Medical management of upper airway obstruction in dogs (Proceedings)


Medical management of upper airway obstruction in dogs (Proceedings)

Aug 01, 2009

Clinical signs of upper airway obstruction

Dogs and cats with partial or complete upper airway obstruction can present with varying degrees of dyspnea. Animals with complete airway obstruction may present in an agonal state and are generally quite easy to recognize! In these cases, absence of air movement is accompanied by frantic or gasping attempts to breathe with an open or gaping mouth.

Patients with varying degrees of partial airway obstruction usually have a fairly typical presentation. The hallmark clinical sign of upper airway obstruction is the presence of an audible noise during breathing. Forced movement of air through narrowed airways results in generation of loud sounds that can easily be heard without a stethoscope. Animals with laryngeal disease often make a rasping noise that is worse during inspiration, which is termed stridor. In contrast, animals with nasal, pharyngeal or soft palate disease tend to make of a snoring noise that can occur during either inspiration or exhalation, which is termed stertor. Animals with laryngeal disease often have a history of a change in sound quality of their bark.

The pattern of respiration can also provide some useful information about the location of the respiratory disease. Animals with dynamic upper airway obstruction (for example laryngeal paralysis) tend to have prolonged inspiratory efforts as they try to move air into the lungs through the narrowed part of the airway. The respiratory rate may not be greatly increased above normal, but there is increased respiratory effort, sometimes associated with rhythmical opening of the mouth towards the end of each inspiration. In these animals, the expiratory phase of respiration is often completely normal as the pressure changes in the airway tend to "blow open" the larynx during exhalation. In contrast, animals with fixed upper airway obstructions, for example brachycephalic dogs or those with airway masses, tend to have trouble during both inhalation and exhalation.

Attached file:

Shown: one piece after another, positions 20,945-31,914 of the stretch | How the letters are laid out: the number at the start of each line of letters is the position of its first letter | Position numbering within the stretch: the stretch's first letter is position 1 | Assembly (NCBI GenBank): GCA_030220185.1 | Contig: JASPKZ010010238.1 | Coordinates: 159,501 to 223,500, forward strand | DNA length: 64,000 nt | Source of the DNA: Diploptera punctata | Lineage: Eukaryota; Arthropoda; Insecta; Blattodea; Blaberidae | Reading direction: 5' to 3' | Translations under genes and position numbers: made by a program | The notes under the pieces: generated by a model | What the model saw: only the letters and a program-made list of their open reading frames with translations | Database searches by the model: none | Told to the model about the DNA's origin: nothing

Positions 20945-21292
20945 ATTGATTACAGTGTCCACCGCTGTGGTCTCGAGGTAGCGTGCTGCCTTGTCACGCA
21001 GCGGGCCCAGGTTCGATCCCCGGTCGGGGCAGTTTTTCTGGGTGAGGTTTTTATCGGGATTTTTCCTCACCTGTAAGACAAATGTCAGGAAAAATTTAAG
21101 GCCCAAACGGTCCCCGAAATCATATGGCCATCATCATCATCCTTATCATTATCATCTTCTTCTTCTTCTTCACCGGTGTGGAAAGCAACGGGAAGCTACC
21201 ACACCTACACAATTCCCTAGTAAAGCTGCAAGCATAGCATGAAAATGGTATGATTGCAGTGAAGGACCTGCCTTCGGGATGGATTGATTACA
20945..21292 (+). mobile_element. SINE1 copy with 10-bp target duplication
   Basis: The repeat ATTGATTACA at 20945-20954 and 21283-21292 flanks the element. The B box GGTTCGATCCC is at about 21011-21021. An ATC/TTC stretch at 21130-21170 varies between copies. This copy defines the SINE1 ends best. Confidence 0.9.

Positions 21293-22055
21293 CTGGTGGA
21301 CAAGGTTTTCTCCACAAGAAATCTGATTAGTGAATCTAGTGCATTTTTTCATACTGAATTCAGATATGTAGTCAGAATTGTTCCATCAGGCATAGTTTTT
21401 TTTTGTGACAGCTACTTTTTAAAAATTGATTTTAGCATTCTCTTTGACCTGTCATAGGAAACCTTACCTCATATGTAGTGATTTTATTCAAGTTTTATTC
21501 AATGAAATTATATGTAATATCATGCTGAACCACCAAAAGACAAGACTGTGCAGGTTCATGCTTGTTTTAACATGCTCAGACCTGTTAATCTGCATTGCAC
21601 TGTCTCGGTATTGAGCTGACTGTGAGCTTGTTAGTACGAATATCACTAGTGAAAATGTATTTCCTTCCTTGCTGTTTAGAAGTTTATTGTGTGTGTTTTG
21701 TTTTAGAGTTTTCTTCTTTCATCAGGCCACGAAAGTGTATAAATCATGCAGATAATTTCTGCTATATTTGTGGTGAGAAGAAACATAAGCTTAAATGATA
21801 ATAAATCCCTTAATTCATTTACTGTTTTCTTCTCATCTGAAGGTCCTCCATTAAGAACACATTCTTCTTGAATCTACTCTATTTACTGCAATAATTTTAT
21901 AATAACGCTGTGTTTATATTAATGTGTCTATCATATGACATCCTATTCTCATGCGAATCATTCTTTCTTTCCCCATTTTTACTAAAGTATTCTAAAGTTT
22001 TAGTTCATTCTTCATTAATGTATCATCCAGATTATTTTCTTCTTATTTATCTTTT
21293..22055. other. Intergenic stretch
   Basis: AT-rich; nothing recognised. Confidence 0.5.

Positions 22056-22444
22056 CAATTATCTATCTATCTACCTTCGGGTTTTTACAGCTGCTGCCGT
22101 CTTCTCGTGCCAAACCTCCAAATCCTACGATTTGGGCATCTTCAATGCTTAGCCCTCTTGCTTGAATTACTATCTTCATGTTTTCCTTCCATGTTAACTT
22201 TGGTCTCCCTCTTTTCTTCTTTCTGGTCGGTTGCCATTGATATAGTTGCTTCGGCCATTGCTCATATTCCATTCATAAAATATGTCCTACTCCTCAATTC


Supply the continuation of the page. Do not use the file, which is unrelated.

The condition of animals with upper airway obstruction is often considerably worsened by stress or exercise. Even slight increases in oxygen demand can result in serious problems for some of these patients. Increased respiratory drive stimulates an increase in respiratory effort, which results in generation of greater negative pressure within the airway. Negative pressure within the airway tends to exacerbate collapse of the upper airway at the site of the obstruction, much as would happen if attempts are made to suck on a straw that is blocked at the end. The more the animal tries to inhale against the obstruction, the worse the airway obstruction becomes. A vicious cycle of progressive obstruction and dyspnea therefore ensues, that can spiral out of control within minutes.

Dyspnea can also be profoundly worsened by the presence of hyperthermia. Increased activity of the respiratory muscles, combined with stress associated with high ambient temperatures and excitement, often results in significant elevation of the body temperature of these patients. Normal thermoregulation in the dog involves evaporative cooling as water evaporates from the surface of the tongue during panting. In animals with upper airway obstruction, there may be minimal to no movement of air over the surface of the tongue, considerably restricting their ability to thermoregulate. The higher the body temperature becomes, the more they attempt to pant, resulting in generation of even greater swings in airway pressure, and further worsening of the airway obstruction. Extreme hyperthermia can have serious consequences including disseminated intravascular coagulation and shock.

Animals with upper airway obstruction are prone to the development of secondary pulmonary complications that can also exacerbate respiratory distress. The most common complication is aspiration pneumonia, particularly if the laryngeal function is abnormal and the airway is therefore unprotected. Regurgitation and vomiting are common consequences in these patients as a result of aerophagia, further exacerbating the risk of aspiration. The other common pulmonary complication is the development of non-cardiogenic pulmonary edema due to profound negative pressure within the thorax and poorly understood changes in vascular permeability.

Thus, animals with partial airway obstructions frequently present with a chronic history suggesting that airway disease has been present for a prolonged period of time. The acute presentation is often associated with a sudden and rapid decompensation to respiratory distress that is often triggered by stress, exercise, excitement, hyperthermia, or the development of pulmonary complications.

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